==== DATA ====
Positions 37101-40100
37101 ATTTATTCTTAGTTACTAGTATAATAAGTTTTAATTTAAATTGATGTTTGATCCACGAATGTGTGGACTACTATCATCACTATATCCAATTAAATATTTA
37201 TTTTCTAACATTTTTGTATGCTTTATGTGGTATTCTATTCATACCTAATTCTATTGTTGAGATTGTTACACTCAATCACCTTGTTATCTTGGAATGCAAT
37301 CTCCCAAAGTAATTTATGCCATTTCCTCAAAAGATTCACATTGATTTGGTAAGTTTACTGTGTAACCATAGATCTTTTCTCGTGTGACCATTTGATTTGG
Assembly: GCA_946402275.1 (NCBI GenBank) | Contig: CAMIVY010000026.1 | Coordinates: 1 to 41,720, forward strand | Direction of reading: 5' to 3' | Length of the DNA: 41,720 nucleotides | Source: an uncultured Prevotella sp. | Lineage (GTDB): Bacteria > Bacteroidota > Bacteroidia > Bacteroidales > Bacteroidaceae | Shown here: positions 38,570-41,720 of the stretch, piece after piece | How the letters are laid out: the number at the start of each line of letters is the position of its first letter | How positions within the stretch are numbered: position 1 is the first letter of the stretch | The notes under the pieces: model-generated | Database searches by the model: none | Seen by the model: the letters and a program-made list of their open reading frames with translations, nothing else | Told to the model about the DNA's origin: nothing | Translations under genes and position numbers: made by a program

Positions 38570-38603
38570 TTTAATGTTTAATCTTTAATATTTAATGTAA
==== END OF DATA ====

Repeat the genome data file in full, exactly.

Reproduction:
Positions 37101-40100
37101 ATTTATTCTTAGTTACTAGTATAATAAGTTTTAATTTAAATTGATGTTTGATCCACGAATGTGTGGACTACTATCATCACTATATCCAATTAAATATTTA
37201 TTTTCTAACATTTTTGTATGCTTTATGTGGTATTCTATTCATACCTAATTCTATTGTTGAGATTGTTACACTCAATCACCTTGTTATCTTGGAATGCAAT
37301 CTCCCAAAGTAATTTATGCCATTTCCTCAAAAGATTCACATTGATTTGGTAAGTTTACTGTGTAACCATAGATCTTTTCTCGTGTGACCATTTGATTTGG
Assembly: GCA_946402275.1 (NCBI GenBank) | Contig: CAMIVY010000026.1 | Coordinates: 1 to 41,720, forward strand | Direction of reading: 5' to 3' | Length of the DNA: 41,720 nucleotides | Source: an uncultured Prevotella sp. | Lineage (GTDB): Bacteria > Bacteroidota > Bacteroidia > Bacteroidales > Bacteroidaceae | Shown here: positions 38,570-41,720 of the stretch, piece after piece | How the letters are laid out: the number at the start of each line of letters is the position of its first letter | How positions within the stretch are numbered: position 1 is the first letter of the stretch | The notes under the pieces: model-generated | Database searches by the model: none | Seen by the model: the letters and a program-made list of their open reading frames with translations, nothing else | Told to the model about the DNA's origin: nothing | Translations under genes and position numbers: made by a program

Positions 38570-38603
38570 TTTAATGTTTAATCTTTAATATTTAATGTAA